Objective: Our objective was to evaluate a new scanning method, MR line scan diffusion imaging, and assess the apparent diffusion coefficient in the brains of healthy subjects and stroke patients.
Subjects and methods: Line scan diffusion imaging without cardiac gating or head restraints was implemented on low- (0.5 T) and medium- (1.5 T) field-strength scanners with conventional hardware. Diffusion-weighted images were obtained in six healthy subjects and eight stroke patients. Unidirectional diffusion encoding was used for fast localization of stroke lesions. For further characterization, orthogonal diffusion encoding was applied, and the trace of the apparent diffusion coefficient was calculated. Single-shot diffusion-weighted echoplanar imaging served as the reference standard. For healthy subjects, imaging was repeated four times on each scanner. Mean and relative precision of the apparent diffusion coefficient trace values were calculated for each pixel. In stroke lesions and adjacent normal tissue, apparent diffusion coefficient trace values were determined.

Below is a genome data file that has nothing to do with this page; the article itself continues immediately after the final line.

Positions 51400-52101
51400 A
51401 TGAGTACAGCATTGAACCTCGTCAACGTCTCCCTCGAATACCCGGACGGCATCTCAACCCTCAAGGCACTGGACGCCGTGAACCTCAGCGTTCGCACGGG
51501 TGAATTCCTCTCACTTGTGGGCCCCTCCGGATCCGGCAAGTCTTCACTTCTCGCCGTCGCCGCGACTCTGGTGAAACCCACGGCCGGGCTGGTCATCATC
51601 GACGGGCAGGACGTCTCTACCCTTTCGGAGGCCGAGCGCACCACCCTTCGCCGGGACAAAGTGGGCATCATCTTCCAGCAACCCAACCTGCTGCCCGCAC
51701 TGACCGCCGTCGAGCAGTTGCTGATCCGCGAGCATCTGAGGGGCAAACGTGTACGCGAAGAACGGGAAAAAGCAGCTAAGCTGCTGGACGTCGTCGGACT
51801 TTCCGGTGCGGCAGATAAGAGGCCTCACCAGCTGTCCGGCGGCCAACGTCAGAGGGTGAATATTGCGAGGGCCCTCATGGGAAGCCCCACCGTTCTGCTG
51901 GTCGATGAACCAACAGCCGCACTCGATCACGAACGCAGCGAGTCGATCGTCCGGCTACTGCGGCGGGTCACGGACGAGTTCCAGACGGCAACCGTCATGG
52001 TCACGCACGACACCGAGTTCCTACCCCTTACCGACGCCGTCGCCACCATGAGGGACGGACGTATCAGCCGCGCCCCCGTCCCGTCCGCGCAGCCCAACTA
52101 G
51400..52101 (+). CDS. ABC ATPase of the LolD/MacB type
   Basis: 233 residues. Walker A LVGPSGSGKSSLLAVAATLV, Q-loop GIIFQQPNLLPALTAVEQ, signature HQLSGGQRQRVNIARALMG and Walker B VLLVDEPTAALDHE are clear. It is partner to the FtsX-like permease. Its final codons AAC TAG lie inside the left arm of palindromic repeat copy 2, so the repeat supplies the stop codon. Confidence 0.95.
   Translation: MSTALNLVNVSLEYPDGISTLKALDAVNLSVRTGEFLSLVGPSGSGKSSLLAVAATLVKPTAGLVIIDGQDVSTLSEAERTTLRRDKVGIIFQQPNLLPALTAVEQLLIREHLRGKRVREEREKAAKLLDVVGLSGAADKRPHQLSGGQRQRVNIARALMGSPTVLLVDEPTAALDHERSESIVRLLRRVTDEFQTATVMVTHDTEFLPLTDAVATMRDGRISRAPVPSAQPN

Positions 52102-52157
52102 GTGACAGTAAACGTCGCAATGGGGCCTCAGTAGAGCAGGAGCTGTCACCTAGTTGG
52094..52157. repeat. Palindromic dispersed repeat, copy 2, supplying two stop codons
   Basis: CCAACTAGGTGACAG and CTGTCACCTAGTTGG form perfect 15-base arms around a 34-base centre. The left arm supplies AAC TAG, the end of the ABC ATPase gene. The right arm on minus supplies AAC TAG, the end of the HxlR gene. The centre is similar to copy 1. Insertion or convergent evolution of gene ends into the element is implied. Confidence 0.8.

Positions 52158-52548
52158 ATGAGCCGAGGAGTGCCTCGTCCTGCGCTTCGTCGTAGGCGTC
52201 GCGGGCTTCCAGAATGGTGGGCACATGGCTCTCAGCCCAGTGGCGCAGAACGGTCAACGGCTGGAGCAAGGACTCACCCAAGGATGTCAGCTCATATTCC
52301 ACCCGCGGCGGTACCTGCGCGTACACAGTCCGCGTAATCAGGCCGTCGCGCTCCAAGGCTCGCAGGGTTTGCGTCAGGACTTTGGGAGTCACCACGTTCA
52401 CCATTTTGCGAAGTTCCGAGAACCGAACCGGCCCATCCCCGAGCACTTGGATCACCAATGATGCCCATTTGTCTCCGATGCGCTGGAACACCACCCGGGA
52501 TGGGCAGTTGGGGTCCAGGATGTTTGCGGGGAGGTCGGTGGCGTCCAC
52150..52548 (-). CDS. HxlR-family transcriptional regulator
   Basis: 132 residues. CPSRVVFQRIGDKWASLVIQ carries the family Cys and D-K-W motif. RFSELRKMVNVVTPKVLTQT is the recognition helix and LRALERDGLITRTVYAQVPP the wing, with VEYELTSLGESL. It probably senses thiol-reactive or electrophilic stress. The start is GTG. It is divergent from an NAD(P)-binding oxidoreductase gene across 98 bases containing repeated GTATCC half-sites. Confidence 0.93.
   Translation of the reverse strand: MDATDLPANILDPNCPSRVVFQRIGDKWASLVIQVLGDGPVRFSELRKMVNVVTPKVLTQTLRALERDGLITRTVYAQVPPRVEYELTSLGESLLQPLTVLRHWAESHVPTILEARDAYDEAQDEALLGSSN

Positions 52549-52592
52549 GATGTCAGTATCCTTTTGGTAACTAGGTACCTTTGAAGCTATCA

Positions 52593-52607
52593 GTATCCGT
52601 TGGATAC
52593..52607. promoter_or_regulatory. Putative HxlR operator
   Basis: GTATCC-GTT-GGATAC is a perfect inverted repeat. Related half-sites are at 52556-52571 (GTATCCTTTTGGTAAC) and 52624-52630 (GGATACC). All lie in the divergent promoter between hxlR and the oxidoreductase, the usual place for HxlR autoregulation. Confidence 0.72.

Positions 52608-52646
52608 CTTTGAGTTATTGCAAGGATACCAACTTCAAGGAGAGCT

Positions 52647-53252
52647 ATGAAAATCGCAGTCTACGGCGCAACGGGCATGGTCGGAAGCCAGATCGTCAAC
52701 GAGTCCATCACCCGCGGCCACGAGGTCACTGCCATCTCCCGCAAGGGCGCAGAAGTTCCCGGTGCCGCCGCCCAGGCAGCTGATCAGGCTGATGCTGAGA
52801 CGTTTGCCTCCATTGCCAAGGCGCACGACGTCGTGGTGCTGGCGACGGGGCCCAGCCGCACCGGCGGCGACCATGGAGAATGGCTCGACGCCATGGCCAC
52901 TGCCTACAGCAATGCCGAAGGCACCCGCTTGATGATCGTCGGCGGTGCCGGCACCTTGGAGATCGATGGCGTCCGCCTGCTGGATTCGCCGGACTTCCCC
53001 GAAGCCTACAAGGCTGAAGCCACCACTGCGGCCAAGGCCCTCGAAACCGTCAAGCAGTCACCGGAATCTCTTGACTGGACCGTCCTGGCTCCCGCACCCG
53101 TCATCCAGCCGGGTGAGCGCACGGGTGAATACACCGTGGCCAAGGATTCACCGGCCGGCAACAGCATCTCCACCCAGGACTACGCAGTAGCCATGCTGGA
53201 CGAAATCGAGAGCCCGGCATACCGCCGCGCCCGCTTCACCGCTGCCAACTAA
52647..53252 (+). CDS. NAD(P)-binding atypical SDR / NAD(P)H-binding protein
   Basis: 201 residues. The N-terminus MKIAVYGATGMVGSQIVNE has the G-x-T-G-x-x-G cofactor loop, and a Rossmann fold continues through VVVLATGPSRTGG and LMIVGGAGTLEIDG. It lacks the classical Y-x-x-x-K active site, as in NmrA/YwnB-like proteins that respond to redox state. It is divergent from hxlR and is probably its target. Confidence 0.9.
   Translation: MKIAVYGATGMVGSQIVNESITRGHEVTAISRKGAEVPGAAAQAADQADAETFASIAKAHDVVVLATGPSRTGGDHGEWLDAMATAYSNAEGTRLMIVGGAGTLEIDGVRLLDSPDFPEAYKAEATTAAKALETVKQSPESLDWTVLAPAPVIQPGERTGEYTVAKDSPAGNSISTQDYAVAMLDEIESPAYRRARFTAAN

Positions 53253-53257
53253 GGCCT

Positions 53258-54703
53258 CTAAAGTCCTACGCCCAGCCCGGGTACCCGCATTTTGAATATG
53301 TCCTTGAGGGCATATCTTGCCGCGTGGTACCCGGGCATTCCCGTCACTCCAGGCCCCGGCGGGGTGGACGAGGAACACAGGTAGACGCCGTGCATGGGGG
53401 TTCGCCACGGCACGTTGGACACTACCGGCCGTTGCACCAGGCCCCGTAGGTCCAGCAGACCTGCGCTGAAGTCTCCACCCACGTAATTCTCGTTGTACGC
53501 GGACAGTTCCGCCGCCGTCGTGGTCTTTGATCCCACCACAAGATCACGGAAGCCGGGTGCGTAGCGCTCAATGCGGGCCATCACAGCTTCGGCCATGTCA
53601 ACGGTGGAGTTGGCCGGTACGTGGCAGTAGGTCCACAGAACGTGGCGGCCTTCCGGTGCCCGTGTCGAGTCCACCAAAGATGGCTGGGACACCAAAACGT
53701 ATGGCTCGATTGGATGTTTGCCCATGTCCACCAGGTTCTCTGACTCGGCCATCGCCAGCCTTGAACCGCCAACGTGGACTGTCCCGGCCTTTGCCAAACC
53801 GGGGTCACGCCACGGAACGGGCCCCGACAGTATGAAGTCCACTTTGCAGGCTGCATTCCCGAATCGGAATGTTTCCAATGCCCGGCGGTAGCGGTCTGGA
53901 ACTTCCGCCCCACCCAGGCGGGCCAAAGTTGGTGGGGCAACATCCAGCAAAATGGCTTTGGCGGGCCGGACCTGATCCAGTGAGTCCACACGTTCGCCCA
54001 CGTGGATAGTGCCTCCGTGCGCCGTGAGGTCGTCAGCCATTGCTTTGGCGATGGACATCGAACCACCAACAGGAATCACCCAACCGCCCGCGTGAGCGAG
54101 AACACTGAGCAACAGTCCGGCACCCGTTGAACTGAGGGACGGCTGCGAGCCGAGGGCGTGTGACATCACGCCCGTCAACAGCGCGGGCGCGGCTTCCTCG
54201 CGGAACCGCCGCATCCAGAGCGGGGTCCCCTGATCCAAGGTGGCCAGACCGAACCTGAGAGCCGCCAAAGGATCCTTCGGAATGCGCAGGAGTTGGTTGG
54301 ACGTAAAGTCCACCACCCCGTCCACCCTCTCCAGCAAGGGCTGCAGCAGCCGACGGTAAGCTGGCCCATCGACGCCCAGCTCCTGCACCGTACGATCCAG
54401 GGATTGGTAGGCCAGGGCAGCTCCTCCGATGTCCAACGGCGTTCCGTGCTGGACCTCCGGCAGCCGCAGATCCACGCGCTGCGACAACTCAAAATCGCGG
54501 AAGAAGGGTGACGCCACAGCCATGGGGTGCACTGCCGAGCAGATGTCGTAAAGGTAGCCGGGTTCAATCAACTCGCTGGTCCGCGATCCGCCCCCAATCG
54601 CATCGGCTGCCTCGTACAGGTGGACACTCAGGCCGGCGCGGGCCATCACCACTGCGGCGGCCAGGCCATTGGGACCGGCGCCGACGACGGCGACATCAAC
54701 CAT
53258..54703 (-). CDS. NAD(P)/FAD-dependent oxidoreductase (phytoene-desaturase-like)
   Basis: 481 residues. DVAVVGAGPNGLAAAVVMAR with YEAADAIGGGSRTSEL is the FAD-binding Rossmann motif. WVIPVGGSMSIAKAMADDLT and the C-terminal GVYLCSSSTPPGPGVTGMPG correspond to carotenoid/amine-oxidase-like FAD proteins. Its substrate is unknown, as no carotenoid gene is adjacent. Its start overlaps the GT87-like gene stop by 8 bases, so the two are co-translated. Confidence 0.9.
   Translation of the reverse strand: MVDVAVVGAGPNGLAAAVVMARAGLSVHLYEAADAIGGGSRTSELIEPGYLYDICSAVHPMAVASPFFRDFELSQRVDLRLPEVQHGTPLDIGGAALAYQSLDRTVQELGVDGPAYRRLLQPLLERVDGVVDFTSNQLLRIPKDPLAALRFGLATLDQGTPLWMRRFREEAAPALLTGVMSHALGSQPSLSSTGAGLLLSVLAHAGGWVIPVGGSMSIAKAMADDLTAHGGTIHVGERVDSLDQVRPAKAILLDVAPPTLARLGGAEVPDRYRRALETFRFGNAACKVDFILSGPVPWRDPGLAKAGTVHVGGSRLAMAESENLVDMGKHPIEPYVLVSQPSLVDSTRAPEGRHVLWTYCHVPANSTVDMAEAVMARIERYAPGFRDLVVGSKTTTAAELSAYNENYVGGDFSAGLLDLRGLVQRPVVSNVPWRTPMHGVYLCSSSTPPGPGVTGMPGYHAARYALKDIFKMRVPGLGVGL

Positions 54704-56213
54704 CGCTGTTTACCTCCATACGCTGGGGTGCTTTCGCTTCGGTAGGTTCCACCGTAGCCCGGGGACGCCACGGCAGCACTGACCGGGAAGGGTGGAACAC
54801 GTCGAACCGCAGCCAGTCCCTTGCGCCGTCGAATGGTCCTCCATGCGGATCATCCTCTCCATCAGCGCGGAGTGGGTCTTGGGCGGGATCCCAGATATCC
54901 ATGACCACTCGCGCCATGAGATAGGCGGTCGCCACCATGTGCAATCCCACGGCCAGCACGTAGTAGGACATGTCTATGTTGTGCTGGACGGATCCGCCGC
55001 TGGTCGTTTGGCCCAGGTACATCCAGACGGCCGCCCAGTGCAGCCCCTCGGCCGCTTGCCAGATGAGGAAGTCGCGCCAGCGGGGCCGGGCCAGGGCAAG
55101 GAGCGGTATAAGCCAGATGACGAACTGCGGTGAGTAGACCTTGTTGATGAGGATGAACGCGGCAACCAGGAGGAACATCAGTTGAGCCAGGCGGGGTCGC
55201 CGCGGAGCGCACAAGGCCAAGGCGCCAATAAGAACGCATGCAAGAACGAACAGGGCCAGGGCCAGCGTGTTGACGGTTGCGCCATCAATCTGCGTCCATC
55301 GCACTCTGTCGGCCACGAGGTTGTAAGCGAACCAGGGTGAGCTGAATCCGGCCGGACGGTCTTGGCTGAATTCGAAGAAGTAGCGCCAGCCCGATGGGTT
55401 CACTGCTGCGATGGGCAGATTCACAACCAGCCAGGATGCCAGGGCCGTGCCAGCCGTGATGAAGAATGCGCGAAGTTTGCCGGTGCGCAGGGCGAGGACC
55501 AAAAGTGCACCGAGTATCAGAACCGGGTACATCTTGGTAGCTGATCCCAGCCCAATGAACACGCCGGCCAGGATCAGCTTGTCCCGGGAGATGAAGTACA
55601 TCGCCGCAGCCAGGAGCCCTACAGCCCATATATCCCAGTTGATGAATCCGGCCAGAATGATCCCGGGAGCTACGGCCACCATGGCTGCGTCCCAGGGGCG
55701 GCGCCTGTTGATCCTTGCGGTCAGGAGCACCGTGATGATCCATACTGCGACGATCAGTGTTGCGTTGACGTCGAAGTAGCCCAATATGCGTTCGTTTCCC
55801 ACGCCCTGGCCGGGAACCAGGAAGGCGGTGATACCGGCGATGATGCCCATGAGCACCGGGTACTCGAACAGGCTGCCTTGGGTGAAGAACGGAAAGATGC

Results: In the 108 scans obtained, line scan diffusion imaging proved to be robust, virtually free of artifact (independent of slice location and orientation), reproducible, and rapid for localization of a stroke. Scan time for 14 slices at 7-mm thickness was 8 min at 0.5 T and 7 min at 1.5 T. Image qualities with line scan diffusion imaging and single-shot diffusion-weighted echoplanar imaging were comparable. At 1.5 T, precision was essentially the same for line scan diffusion imaging (4.3%) and echoplanar imaging (4.7%). With line scan diffusion imaging at 0.5 T and 1.5 T, normal paraventricular apparent diffusion coefficient trace values averaged 0.71 microm2/msec, and with echoplanar imaging these values averaged 0.69 microm2/msec. In acute lesions apparent diffusion coefficient trace values were low, and in chronic lesions these values were high.
Conclusion: Line scan diffusion imaging on low- and medium-field-strength MR scanners equipped with conventional hardware was reliable and practical for measuring brain apparent diffusion values, which can be applied to the early diagnosis, and hence timely management, of stroke.